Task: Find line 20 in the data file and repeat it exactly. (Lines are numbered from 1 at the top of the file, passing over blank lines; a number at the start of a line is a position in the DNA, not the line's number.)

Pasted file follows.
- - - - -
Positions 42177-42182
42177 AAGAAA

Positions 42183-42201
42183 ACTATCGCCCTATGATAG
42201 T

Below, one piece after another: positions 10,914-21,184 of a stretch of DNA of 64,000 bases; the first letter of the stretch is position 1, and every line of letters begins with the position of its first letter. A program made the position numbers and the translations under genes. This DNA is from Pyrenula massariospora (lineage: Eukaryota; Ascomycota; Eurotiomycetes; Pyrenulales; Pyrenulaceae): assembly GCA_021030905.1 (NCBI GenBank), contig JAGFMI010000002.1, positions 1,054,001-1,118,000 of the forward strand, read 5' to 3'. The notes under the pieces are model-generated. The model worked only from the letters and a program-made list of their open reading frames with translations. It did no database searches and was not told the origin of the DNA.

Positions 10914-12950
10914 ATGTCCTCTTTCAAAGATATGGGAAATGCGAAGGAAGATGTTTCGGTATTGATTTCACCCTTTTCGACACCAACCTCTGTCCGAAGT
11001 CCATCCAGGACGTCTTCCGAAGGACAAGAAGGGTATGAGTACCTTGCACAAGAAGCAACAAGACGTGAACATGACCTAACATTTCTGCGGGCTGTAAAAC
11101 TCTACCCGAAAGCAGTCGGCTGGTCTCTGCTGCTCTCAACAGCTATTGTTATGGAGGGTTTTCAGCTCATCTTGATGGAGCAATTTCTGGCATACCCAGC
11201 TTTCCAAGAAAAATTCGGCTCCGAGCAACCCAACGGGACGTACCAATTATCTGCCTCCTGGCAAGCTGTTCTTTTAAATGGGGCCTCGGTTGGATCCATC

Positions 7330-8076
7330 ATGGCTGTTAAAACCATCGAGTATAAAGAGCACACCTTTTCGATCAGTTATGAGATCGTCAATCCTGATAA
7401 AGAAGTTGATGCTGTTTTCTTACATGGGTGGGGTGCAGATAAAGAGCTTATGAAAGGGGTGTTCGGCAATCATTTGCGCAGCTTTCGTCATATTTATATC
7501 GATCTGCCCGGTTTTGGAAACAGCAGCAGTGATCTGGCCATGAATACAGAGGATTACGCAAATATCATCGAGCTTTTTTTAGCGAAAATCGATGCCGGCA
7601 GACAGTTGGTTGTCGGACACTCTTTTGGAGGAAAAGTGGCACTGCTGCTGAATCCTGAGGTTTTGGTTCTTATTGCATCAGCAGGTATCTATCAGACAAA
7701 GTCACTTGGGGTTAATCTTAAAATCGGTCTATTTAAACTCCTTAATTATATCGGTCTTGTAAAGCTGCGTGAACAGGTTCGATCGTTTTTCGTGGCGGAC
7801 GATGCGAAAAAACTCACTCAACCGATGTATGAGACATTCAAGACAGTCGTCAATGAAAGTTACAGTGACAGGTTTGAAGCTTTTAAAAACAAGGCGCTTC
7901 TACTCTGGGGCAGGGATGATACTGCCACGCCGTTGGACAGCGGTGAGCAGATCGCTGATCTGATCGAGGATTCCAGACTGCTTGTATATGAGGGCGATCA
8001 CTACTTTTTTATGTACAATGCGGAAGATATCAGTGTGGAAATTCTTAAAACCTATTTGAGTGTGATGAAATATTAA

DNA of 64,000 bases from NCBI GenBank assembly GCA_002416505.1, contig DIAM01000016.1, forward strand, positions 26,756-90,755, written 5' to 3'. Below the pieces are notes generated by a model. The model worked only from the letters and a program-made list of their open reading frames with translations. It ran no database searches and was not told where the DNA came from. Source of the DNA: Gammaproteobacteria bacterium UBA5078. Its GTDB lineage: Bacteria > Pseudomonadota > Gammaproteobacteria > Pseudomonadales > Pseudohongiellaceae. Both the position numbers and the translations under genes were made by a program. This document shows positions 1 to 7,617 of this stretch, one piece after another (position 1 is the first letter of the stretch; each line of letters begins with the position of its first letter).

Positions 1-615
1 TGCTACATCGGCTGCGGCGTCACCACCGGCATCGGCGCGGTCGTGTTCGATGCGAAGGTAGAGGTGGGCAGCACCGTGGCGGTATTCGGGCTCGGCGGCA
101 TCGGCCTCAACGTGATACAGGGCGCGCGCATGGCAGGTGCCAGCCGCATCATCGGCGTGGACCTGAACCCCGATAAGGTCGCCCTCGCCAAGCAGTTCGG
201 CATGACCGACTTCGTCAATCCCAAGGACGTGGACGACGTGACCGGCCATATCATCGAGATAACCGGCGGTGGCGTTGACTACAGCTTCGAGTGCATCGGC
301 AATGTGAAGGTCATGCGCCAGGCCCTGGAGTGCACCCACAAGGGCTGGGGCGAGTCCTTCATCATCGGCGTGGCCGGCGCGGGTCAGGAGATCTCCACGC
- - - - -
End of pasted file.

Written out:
8001 CTACTTTTTTATGTACAATGCGGAAGATATCAGTGTGGAAATTCTTAAAACCTATTTGAGTGTGATGAAATATTAA